The experiences of intensive care nurses in the assessment and intervention of pain relief in children.
ABSTRACT Descriptive survey of daily practical experiences of pediatric nurses in the assessment and intervention to pain relief in children, during nursing care provided in pediatric and neonatal intensive care units, and the influence of the infrastructure of care and system organization. The sample was made up of 109 nurses. The principal results indicated that the majority of the nurses considered the academic training obtained as insufficient to support this aspect of nursing care; that they had not received local training in evaluating pain or in relief interventions; that the staff ratio is inadequate and as well as the availability of institutional guidelines to improve the quality of analgesia. It was concluded that nurses value the assessment and intervention to pain relief in children, but describe aspects which compromise practice: lack of collaborative practice, lack of processes definition, lack of formal and continuing education and lack of infrastructure. These aspects compromide the implementation of scientific evidences capable of improving practical aspects of analgesia in children under intensive care.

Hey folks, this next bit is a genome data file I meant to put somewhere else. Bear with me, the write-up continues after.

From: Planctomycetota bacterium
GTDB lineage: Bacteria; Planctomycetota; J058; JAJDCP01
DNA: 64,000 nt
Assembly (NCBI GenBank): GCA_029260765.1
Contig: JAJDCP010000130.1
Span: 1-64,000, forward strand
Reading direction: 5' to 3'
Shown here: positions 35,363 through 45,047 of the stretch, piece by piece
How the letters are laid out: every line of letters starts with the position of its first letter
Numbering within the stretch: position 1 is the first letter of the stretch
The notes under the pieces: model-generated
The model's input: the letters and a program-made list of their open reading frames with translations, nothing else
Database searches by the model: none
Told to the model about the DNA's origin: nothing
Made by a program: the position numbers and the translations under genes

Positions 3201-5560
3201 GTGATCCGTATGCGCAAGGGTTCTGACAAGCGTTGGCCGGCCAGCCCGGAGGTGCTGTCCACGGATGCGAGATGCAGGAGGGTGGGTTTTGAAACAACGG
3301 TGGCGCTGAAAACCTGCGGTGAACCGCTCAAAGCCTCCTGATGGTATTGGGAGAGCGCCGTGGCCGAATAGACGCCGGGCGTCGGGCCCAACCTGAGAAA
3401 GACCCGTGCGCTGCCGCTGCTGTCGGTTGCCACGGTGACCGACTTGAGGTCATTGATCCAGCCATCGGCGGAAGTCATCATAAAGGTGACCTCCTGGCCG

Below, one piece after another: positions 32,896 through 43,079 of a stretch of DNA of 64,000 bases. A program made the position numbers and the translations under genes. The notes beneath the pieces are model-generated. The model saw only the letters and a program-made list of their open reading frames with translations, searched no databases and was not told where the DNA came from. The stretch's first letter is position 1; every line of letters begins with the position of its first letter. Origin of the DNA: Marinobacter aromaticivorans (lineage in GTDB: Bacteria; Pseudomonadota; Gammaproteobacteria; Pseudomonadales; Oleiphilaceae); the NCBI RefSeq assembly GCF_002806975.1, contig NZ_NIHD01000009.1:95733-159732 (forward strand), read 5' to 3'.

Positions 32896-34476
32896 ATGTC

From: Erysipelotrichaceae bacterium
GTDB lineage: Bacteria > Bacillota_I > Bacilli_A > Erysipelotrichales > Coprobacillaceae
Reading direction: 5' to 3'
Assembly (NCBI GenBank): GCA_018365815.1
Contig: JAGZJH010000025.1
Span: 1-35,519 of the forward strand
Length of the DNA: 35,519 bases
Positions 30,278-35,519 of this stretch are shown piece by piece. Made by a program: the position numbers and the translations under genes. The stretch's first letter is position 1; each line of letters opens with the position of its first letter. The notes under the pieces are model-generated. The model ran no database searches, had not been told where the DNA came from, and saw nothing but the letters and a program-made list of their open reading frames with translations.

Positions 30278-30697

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ABSTRACT: To determine the efficacy of swaddling and heel warming on pain response in neonates following heel stick. Swaddling has been suggested to reduce pain response in neonates during heel stick. Heel warming is also often performed for drawing blood easily before heel stick. However, the efficacy of both on pain response is unclear. A randomised controlled study was used. Twenty-five neonates were randomly assigned to each of the control, swaddling and heel-warming groups. Heart rate, oxygen saturation Neonatal Infant Pain Scale and duration of crying were used to assess pain reactivity and pain recovery. A greater heart rate and Neonatal Infant Pain Scale increase, or oxygen saturation decrease, indicated higher pain reactivity. A longer duration of heart rate and oxygen saturation changes after heel stick back to baseline indicated a longer pain recovery. The decrease in oxygen saturation in swaddling group was significantly greater than that in heel-warming group. The increase in the Neonatal Infant Pain Scale in control group was significantly higher than that in swaddling group. The heart rate recovery time in control group and swaddling group was significantly longer than that in heel-warming group. The oxygen saturation recovery time in control group was significantly longer than that in heel-warming group. The duration of crying in control group was significantly longer than those in swaddling group and heel-warming group. Both swaddling and heel warming decreased the pain response of neonates during heel stick. Heel warming resulted in a lower pain response than did swaddling for neonates, particularly in terms of pain recovery. Heel warming could become a routine practice to decrease the pain response of neonates during heel stick.Journal of Clinical Nursing 01/2014; 23(21-22). DOI:10.1111/jocn.12549 · 1.23 Impact Factor